Episode 7: Probably the best episode we’ve gotten from the show since episode 2. There was some comedy, some character work (finally) with our four leads, more zany action and cool colors. Even a bit of conflict that has some teeth to it. Yay, yay, yay! Very excited for the next episode!
#9. Assassination Classroom (5/10)
Has had some really solid episodes (1, 3) and some not very good episodes (2, 4), but the sum total of Assassination Classroom is that it is a very, very likable show. This is essentially just an underdog story, although who exactly the underdog is feels like a bit of an unanswered question due to the general lack of depth for the students of the E-Class. Koro-sensei, of course, is a magnetic presence and even Irina and Karasuma fit in nicely to the cast. I just wish we were getting more about the students themselves than half-episode side-stories, but I guess that’s to be expected when the real draw of the show is obviously supposed to be the tentacled alien.
Episode 6: So, we get a different kind of antagonist to play games with and it actually does a whole lot of good for Assassination Classroom. I like have an oppositional force from outside the classroom around the increase E-Class unity. Also very much appreciated the depiction of the test questions as monsters—it was both true to life and quite funny.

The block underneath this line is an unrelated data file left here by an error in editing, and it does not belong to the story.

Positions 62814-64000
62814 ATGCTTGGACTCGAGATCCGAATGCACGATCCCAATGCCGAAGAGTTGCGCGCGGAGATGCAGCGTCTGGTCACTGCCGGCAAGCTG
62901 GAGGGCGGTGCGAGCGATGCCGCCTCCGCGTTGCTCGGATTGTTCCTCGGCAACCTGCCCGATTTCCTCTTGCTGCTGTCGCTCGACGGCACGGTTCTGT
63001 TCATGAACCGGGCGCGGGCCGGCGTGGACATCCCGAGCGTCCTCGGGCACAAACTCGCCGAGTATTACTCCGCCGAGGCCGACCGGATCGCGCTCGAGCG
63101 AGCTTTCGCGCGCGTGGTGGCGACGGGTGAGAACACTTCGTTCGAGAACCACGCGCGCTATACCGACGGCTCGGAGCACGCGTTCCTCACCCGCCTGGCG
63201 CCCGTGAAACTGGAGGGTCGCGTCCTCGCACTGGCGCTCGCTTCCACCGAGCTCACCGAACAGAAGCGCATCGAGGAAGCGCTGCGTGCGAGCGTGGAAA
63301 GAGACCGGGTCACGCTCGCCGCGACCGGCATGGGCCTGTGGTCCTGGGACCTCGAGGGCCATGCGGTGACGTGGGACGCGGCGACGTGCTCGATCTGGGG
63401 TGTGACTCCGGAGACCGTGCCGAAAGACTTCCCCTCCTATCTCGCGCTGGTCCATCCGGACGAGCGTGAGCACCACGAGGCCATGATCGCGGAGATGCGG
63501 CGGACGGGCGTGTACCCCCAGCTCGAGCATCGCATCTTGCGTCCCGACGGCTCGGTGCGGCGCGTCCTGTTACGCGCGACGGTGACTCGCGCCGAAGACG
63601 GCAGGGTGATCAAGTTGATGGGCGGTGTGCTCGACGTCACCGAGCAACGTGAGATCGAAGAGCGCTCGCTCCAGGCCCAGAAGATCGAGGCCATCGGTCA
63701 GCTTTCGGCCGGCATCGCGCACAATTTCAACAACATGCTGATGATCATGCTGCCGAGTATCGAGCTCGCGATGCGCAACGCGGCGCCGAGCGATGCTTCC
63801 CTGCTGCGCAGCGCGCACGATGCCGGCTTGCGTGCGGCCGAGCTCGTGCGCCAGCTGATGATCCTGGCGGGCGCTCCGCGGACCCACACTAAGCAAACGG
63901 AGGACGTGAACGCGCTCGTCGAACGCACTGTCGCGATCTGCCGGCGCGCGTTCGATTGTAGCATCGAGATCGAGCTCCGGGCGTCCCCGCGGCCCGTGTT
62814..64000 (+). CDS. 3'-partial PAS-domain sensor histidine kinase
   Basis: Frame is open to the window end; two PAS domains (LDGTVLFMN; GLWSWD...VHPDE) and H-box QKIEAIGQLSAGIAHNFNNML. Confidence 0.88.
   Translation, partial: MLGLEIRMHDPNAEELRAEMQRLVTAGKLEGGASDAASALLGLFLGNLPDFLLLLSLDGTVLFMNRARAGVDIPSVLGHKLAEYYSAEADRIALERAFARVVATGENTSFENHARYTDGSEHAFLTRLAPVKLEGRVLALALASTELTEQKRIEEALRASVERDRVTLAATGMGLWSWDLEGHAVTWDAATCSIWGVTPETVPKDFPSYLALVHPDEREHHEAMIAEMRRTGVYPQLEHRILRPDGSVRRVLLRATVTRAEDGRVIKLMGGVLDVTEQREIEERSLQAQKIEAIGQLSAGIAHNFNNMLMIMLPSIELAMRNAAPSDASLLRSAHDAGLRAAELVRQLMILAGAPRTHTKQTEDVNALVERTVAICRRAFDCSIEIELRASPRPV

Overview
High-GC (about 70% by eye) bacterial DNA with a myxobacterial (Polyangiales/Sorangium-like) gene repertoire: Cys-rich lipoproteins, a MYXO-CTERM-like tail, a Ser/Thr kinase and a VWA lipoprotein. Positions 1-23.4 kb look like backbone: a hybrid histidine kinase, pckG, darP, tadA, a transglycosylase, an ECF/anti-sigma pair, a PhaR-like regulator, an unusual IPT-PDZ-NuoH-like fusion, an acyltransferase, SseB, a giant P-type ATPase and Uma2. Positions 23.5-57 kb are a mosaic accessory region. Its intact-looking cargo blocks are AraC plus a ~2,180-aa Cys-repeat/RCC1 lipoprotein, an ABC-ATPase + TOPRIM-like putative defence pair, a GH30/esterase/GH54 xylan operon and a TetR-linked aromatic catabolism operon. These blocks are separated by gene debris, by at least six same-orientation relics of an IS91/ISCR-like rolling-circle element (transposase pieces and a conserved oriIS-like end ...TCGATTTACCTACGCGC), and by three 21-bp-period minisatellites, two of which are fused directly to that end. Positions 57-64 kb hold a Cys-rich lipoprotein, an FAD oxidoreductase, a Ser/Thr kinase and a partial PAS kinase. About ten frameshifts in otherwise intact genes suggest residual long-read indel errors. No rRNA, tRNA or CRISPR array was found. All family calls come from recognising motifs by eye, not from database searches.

#10. Absolute Duo (4-5/10)
This is pretty much classic 5/10 territory that Absolute Duo is running in: archetypal characters with just enough energy to make them enjoyable, some silliness to the plot, a surprisingly decent sense of humor on the good side—some inherent sexism and crass fanservice on the bad side. As weird as it might sound, this is the kind of show I watched a lot of when I was first getting into anime, so Absolute Duo is working on an odd level of nostalgia for me. There’s nothing particularly great about the show to recommend it, but all of its problems seems to derive from generally benevolent intentions, which I can appreciate. It also has never failed to generate at least one genuine laugh for me an episode, something I deeply appreciate and something many actual comedies have failed to do.
Episode 8: Probably the most ambivalent I’ve felt about an Absolute Duo episode yet, thanks to the copious, unrestained fanservice and the surprisingly well-managed scenes between Miyabi and Thor. Godkiller Unit Rebels (whaaaaat) next episode!
Dropped: Cute High Earth Defense Club LOVE!, Maria the Virgin Witch, Isuca, World Break, Koufuku Graffiti, Aldnoah.Zero 2, Fafner Exodus, Saekano, Military!